Spotlight: Vaya Weaving Heritage

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A love affair with the Maheshwari sari that started in the late 1980s led to a larger love of textiles and then a career in a Maheshwar non-profit for 22 years. Growing up admiring her mother’s elegance who wore a gorgeous organdie every day, meet Mira Sagar, the force behind Vaya Heritage Weaves. Excerpts from a chat:

What prompted you to launch Vaya?
It was always a dream to have a store for handwoven textiles showcasing weaves from all over the country, spanning various techniques and price points, but also contemporary enough that my daughter would also find something in the same store. Bappaditya of Bailou, Gaurang Shah and I shared a common vision about the handwoven sari — that it need not be drab and boring — and that was instrumental for the launch of Vaya. I strongly believe that if we convince the generation in the 30s age bracket to appreciate the culture, tradition and heritage that we often take for granted, we have possibly saved it for the coming 30 to 40 years making the ‘revival’ forward their responsibility.

Having worked with weavers for more than two decades, what are some learnings?
The important thing I’ve learned is to respect a weaver’s work, his or her time spent on the loom and never to bargain. It is only then that weavers are willing to improvise and produce the best quality textile. I also learned that weaving is a form of meditation and when the weaver is at peace with himself /herself, the result is an exquisite, flawless textile.

What are the challenges India faces to protect our heritage weaves?
Our biggest need is businessmen/women who understand the intricacies of handloom and what it takes to run a successful business. Another hurdle is rampant copying. So much goes into bringing out new designs, techniques and concepts which unfortunately, get copied overnight, instantly killing the market.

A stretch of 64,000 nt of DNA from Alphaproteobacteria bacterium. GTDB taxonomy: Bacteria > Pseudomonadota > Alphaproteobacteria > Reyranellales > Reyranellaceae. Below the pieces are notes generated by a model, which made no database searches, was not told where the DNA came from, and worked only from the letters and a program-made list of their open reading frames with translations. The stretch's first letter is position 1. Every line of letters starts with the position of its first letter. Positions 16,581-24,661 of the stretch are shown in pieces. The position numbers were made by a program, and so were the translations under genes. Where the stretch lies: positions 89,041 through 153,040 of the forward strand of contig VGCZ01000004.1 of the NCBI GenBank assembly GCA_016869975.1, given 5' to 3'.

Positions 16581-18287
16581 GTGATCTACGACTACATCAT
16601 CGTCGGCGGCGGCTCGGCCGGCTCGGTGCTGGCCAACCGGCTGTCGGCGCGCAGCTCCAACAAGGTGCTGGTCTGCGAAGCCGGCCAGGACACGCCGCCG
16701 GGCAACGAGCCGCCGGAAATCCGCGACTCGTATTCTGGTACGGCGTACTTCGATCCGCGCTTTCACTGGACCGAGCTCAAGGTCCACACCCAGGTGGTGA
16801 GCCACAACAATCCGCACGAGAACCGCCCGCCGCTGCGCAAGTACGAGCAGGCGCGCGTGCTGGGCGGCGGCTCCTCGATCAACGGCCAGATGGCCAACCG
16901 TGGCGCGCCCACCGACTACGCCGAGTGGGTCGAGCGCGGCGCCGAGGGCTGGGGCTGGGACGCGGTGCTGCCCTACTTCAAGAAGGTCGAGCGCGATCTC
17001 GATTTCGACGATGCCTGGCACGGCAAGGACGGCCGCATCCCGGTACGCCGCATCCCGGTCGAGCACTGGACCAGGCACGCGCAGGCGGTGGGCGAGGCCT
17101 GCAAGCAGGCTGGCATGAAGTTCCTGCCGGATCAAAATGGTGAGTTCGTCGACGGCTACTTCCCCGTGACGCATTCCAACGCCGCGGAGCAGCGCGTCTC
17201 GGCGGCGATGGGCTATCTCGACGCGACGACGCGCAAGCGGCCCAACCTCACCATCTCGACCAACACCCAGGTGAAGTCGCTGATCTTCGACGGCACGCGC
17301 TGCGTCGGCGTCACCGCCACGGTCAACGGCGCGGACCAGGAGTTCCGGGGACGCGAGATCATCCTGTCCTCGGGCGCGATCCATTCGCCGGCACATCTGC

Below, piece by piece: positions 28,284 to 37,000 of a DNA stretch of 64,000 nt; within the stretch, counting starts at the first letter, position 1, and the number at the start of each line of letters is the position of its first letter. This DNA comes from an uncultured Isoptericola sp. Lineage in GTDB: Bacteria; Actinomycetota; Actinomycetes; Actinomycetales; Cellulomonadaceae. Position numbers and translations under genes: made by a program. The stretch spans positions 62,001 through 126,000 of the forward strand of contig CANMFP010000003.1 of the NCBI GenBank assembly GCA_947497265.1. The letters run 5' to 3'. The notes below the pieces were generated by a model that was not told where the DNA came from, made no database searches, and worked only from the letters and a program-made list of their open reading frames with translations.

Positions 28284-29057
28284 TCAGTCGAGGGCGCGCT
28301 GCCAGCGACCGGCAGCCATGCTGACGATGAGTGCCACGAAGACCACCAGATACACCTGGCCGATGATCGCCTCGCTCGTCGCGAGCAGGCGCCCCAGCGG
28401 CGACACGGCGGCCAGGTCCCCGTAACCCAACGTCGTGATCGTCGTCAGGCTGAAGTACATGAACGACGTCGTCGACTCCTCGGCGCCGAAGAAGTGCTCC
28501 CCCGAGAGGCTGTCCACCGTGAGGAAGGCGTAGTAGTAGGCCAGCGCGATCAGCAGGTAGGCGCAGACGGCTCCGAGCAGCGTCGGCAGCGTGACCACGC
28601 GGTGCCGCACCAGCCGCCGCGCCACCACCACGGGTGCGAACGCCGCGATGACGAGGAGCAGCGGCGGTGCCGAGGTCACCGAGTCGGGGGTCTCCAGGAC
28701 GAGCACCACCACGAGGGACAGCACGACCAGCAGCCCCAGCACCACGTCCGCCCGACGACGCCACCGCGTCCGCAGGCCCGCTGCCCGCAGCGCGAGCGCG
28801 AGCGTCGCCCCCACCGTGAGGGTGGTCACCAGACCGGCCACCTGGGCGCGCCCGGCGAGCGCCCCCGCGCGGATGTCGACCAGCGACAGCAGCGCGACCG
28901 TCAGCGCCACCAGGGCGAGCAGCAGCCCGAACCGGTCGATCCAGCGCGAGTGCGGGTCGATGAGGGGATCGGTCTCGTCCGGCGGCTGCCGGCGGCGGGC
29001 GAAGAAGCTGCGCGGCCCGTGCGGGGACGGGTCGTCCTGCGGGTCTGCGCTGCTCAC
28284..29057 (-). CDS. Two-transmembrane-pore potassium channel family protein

Which three weaves top your personal list?
Maheshwari for its simplicity of texture and design, Jamdani of Andhra, Bengal and Benares for flexibility of the technique and lightness of the textile, and Patan Patola for the richness and ease of being able to wear it anywhere, anytime.

P.S: Look up Vaya here.
Image credit: Vaya Weaving Heritage

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  1. Indians clothes are beautiful, in part thanks to the weaves. No wonder our clothes feel so good to wear; as the weaves are a result of having soaked in peace from meditation. Long live handlooms, weaves and Indian textiles!

  2. truely agree… indian weaves are something which u desire.. they are so rich. As said above long live handlooms, weaves and indian textiles. what a way it represents rich indian culture.

  3. Probably going to get hated for saying this…but…I’ve always associated handloom sarees with a degree of smugness of the wearer…I remember my late naani wearing handloom saari and while everyone swooned at her magnificent personality….I always saw, through a child’s eyes, how careful she was with the drapes at the cost of hugging children, carrying them around or even housework…it seems a certain level of vanity is needed to carry them. No wonder Western wear is getting popular. I’m an Indian but pride should not cloud truth!

  4. maybe you’re tarnishing millions for the sin of one person?! By your logic, if i remember seeing a film star wearing an armani gown and exuding arrogance, then do i associate wearing Armani with arrogance?
    if one individual is vain enough to avoid hugging a child for fear of creasing their sari, they will have a similar attitude while wearing a pair of jeans as well!!


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